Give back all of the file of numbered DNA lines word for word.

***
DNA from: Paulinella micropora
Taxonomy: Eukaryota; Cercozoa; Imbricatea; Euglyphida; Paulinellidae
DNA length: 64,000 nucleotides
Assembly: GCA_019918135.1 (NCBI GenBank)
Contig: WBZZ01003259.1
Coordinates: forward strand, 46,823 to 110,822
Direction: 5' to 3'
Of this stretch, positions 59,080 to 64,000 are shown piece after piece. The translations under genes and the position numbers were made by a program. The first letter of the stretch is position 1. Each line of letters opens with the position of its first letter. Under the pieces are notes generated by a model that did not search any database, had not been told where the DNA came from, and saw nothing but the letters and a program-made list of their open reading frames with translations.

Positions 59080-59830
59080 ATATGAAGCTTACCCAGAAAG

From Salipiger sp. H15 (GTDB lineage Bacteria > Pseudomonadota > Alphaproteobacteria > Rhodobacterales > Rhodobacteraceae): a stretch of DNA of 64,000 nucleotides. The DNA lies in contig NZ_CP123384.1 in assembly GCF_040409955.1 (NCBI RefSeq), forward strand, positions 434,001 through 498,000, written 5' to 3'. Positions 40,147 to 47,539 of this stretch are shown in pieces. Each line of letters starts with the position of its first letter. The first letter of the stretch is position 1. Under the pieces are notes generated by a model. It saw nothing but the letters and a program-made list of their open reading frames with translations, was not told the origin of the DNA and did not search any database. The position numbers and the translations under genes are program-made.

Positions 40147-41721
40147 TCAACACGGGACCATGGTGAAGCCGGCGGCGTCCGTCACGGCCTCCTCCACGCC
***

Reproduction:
DNA from: Paulinella micropora
Taxonomy: Eukaryota; Cercozoa; Imbricatea; Euglyphida; Paulinellidae
DNA length: 64,000 nucleotides
Assembly: GCA_019918135.1 (NCBI GenBank)
Contig: WBZZ01003259.1
Coordinates: forward strand, 46,823 to 110,822
Direction: 5' to 3'
Of this stretch, positions 59,080 to 64,000 are shown piece after piece. The translations under genes and the position numbers were made by a program. The first letter of the stretch is position 1. Each line of letters opens with the position of its first letter. Under the pieces are notes generated by a model that did not search any database, had not been told where the DNA came from, and saw nothing but the letters and a program-made list of their open reading frames with translations.

Positions 59080-59830
59080 ATATGAAGCTTACCCAGAAAG

From Salipiger sp. H15 (GTDB lineage Bacteria > Pseudomonadota > Alphaproteobacteria > Rhodobacterales > Rhodobacteraceae): a stretch of DNA of 64,000 nucleotides. The DNA lies in contig NZ_CP123384.1 in assembly GCF_040409955.1 (NCBI RefSeq), forward strand, positions 434,001 through 498,000, written 5' to 3'. Positions 40,147 to 47,539 of this stretch are shown in pieces. Each line of letters starts with the position of its first letter. The first letter of the stretch is position 1. Under the pieces are notes generated by a model. It saw nothing but the letters and a program-made list of their open reading frames with translations, was not told the origin of the DNA and did not search any database. The position numbers and the translations under genes are program-made.

Positions 40147-41721
40147 TCAACACGGGACCATGGTGAAGCCGGCGGCGTCCGTCACGGCCTCCTCCACGCC